16 March 2021

Why a stronger Navy is critical to our Global Britain ambitions

By Jeremy Hutton & James Rogers

Today sees the much-anticipated publication of the Integrated Review, Britain’s bold strategic proclamation of its role in the world. Building on the Global Britain concept, which has been criticised for several years as little more than a slogan, the review finally puts some meat on the bone and offers insight into where Britain sees itself and what it wants to achieve over the next decade.

The foundations of the review have a firm maritime focus which combines technological innovation, championing free trade, acting as a guarantor of the ‘open international order’ and building upon Britain’s strong Euro-Atlantic foundations to take the lead amongst European nations in the Indo-Pacific region. This ‘tilt’ to the Indo-Pacific will include an enhanced relationship with India, accession to the Comprehensive and Progressive Agreement for Trans-Pacific Partnership trade pact, ‘Dialogue Partner’ status with ASEAN and an acknowledgement that China has become a ‘systemic competitor’ in the region and globally.

Although bold, these ambitions are realistic and attainable. However, to achieve them, the UK must commit serious naval resources in the Indo-Pacific region. The deployment of HMS Queen Elizabeth at the head of a multilateral task force later this year is a strong first step and will illustrate Britain’s continued ability to deploy a substantial force in support of the open international order and at great range.

Yet a single deployment alone is not enough to ward off all challenges to British, and allied, interests, particularly in the Indo-Pacific. As such, it is encouraging that the review has committed Britain to maintaining a persistent presence greater than any other European power. Enhancements to existing outposts in the region, such as in Oman, the Indian Ocean and Singapore will be key to support this.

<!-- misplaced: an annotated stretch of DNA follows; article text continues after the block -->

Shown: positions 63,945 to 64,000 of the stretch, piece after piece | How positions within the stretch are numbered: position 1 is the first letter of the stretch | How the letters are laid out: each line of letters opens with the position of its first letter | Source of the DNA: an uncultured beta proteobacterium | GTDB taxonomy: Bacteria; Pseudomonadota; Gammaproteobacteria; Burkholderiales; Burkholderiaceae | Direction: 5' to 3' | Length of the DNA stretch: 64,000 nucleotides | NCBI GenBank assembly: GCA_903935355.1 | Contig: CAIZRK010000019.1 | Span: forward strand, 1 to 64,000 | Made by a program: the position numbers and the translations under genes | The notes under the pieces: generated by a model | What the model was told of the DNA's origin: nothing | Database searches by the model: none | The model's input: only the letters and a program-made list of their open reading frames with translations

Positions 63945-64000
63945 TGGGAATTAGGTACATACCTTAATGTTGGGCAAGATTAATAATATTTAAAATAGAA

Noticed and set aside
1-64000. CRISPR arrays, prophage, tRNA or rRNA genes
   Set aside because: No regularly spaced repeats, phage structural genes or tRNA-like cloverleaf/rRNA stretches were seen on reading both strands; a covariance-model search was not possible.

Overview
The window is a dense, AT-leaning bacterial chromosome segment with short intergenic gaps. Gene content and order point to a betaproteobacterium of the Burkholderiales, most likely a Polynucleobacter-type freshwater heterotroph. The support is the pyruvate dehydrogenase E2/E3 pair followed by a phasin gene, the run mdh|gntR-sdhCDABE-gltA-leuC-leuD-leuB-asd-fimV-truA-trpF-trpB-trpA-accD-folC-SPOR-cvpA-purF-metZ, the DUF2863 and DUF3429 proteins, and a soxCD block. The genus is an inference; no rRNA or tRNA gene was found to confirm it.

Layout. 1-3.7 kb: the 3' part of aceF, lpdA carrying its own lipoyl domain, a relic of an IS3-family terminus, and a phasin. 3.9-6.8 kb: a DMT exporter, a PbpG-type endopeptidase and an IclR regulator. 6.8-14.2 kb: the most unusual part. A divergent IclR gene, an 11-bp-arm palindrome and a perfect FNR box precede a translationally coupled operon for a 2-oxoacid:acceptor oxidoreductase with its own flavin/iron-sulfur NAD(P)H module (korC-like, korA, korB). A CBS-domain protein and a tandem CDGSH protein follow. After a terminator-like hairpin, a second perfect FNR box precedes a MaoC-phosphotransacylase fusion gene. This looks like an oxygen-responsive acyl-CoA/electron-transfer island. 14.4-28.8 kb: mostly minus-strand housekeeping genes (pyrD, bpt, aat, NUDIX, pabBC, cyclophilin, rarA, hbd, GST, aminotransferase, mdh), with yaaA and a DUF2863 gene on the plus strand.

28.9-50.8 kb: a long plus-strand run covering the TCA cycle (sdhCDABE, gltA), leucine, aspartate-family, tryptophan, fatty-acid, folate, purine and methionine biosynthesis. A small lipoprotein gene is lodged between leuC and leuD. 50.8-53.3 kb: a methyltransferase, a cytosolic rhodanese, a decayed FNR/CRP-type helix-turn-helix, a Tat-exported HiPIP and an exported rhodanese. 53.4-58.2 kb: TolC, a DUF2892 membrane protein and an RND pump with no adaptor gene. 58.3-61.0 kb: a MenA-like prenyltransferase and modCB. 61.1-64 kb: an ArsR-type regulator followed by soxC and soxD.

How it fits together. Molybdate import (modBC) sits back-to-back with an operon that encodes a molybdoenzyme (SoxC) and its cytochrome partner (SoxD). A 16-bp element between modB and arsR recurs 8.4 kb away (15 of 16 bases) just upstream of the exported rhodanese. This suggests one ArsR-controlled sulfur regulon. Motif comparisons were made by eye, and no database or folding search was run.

As well as in the Indo-Pacific, the review makes clear that Britain’s commitment to the Euro-Atlantic area too will remain robust. Just because NATO’s forward-deployed elements are typically land- and air-based in places such as the Baltic and the Balkans – to which Britain contributes heavily – does not mean the maritime component of the alliance is any less important and that a naval-focused strategy has no part in it. NATO is, ultimately, inherently a maritime alliance predicated on unfettered maritime access between North America, the British Isles and continental Europe. Without naval dominance in the Atlantic, American and British power cannot be projected into Europe when required.

Bearing all of this in mind, the government is right to commit to upholding a strong navy. Over the coming years the Queen Elizabeth-class aircraft carriers should continue in a state of constantly cycled deployment across the Euro-Atlantic and Indo-Pacific supported by the requisite escorts, making clear that Britain remains committed to an open international maritime order.

However, the Integrated Review also makes clear that, given the state of intensifying geopolitical competition the world finds itself in, the document is only the beginning of a longer evolution of Britain’s strategic posture. As hostile actors and systemic rivals continue to strengthen, Britain will need to boost its armed forces further still. This will mean more submarines and escorts to ensure adversaries remain challenged wherever they pose a threat to free and open nations. It will also require better technologies to overpower them.

In particular, the ‘systemic challenge’ from China is unlikely to abate. That means Britain should continue to strengthen its relations with partners such as Japan, India, Australia, and Canada. It should also develop closer relations with other Indo-Pacific states, particularly the region’s smaller powers. This will help ensure that the Indo-Pacific remains free and open and that China does not grow so strong that it is free to spread unopposed into the Euro-Atlantic space.

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Jeremy Hutton is Communications Manager and James Rogers is Co-founder and Director of Research, both at the Council on Geostrategy.

Columns are the author's own opinion and do not necessarily reflect the views of CapX.